Craft cocktails have a Southern twist. Southern Son is made with Junior Johnson’s moonshine, ginger beer and house-made vanilla bean lemonade. The Idgie Threadgoode mixes N.C. Cardinal gin, St. Germain elderflower, grapefruit juice, and rosemary syrup.

Craving pizza? You won’t have to resort to a chain. Just off Main Street is West First Wood-Fired (flatrockwoodfired.com). The bread is organic; the sausage made in-house.

A couple of miles from Main Street is the just-so-crazy-it-works HenDough Chicken & Donuts (hendough.com). Cleverly named after Hendersonville’s sobriquet, the restaurant combines two beloved foods not generally thought of together: fried chicken and doughnuts. The diet-busting doughnut breakfast sandwich (bacon, sausage, and cheese between two doughnuts) may be too much of a good thing for some. The fried chicken sandwich with pickles and Duke’s mayo (and the French toast made with a doughnut) are just right.

Your Autumn Agenda for Hendo

Start at Bold Rock Hard Cider (boldrock.com). Just as with its Mills River neighbor, Sierra Nevada, there’s a lot more to do here than the obvious. A cider garden with picnic tables, outdoor music venue and a food truck are part of the landscape. Try the grilled pimento cheese with pulled pork and the house-made pork rinds.

But cider rules. The IPA—which I usually don’t care for—tastes floral, not hoppy. Carbonation makes it effervescent; it’s more prosecco than beer. “The bubbles last,” our bartender told us. “You can sip this slowly.”

Orchard Frost, their best-selling fall flavor, has hints of cinnamon, nutmeg, and vanilla.

Flat Rock Playhouse. The official state theater has its main stage in the Village of Flat Rock. But there’s a second, more intimate theater on Main Street in Hendersonville (flatrockplayhouse.org). Most shows are family-friendly.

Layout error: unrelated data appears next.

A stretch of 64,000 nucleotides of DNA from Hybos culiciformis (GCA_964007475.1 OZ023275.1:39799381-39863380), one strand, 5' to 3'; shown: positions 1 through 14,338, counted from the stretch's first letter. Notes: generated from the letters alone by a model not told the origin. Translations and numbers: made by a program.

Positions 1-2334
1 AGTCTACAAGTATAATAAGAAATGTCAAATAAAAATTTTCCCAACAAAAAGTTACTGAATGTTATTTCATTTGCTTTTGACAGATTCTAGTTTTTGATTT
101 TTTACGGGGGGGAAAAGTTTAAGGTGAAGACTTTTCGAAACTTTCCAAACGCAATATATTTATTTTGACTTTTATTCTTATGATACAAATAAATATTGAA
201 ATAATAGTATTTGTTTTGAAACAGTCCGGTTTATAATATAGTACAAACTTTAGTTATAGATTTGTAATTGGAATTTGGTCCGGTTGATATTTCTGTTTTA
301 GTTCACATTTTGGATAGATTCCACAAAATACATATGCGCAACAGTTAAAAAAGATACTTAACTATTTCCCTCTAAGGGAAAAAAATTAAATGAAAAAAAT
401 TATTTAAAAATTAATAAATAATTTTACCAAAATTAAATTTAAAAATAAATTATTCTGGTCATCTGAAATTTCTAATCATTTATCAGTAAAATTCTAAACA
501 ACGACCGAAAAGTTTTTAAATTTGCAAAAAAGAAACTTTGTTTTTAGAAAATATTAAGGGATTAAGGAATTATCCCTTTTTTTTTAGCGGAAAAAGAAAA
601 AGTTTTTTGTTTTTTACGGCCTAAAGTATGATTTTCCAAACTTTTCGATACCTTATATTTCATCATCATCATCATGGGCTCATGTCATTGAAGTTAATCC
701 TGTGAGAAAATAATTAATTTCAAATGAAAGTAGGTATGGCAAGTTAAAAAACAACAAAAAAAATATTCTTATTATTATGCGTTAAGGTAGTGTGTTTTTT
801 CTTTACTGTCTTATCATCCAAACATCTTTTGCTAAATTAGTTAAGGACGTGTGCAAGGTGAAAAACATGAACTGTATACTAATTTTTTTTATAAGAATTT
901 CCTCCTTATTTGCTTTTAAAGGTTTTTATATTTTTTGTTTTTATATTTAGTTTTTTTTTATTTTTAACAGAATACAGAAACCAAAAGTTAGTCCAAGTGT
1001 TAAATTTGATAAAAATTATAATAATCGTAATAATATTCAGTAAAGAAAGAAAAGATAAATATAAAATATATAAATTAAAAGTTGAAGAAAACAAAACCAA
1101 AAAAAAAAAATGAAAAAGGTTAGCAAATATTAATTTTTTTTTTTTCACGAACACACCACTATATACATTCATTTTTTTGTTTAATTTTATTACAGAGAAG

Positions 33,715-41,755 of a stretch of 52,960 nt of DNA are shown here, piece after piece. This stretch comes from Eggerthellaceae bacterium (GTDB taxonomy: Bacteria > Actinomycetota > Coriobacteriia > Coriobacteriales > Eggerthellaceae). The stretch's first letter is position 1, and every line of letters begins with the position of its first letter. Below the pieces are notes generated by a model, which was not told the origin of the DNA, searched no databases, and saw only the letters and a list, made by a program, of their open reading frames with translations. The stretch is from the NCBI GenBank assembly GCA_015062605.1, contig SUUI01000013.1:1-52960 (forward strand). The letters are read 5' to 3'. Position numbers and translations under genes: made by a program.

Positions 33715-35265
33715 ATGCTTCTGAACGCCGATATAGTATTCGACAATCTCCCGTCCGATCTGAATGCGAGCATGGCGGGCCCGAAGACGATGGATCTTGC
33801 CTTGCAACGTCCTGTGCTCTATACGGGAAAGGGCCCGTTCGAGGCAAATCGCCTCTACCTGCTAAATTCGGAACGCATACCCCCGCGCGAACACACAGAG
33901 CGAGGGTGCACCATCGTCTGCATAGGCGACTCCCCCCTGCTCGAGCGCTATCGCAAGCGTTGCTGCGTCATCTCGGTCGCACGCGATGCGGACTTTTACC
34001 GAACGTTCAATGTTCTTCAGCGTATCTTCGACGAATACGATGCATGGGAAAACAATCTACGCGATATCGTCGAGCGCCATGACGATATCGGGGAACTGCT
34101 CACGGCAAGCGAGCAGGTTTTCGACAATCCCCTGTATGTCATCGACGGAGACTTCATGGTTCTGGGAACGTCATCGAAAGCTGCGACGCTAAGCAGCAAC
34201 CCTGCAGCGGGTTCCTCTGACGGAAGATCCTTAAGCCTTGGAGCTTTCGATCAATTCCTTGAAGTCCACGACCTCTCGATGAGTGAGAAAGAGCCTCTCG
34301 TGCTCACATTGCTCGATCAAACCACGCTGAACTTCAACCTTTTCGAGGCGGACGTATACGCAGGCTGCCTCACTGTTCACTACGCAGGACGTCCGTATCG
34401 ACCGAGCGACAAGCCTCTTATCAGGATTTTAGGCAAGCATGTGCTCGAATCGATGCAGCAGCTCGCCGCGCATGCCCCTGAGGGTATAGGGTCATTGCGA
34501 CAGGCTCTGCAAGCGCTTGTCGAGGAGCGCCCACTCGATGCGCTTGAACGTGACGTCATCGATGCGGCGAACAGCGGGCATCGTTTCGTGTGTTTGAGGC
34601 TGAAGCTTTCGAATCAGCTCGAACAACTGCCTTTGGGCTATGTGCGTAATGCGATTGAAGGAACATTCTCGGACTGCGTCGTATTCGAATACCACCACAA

Cheers! Trail. Eleven stops make up the self-guided tour of wineries, breweries, and cideries. Don’t miss (the easy-to-miss) Appalachian Ridge Artisan Hard Cider. (Visit their Facebook page; they don’t have a website.) This bucolic property is home to an orchard, a vineyard, and a 1940s tin-roofed barn, where you can sidle up the rustic bar and, on weekends, listen to live bluegrass.

Book a guided tour of all 11 with The Brewery Experience (thebreweryexperience.com) or The Trolley Company (thetrolleycompany.com).

Orchard Trail. Pick your own fruit at any of 20 farms. At Sky Top Orchard (skytoporchard.com), the view is magnificent and the apple cider doughnuts are made while you watch. Celebrate apple-picking season with a hot caramel or fudge apple. You’re on vacation.

DuPont State Recreational Forest. About 90 miles of trails and dirt roads wind through 10,000 acres of forest. If the land looks familiar, you may have seen it in The Last of the Mohicans or The Hunger Games. Of the three waterfalls on the property, Hooker Falls is the most accessible.

Art on 4th. This tiny space is worth seeking out. Just off Main Street, it’s an artist-owned gallery of paintings, pottery and jewelry with a teaching studio and workshop space.

Mast General Store. As authentic as the day is long. Whatever you need—from clothes to mountain crafts to old-timey hard candy— Mast is likely to have it.

Learn more at VisitHendersonvilleNC.org.

(Photo Credit: Sam Dean)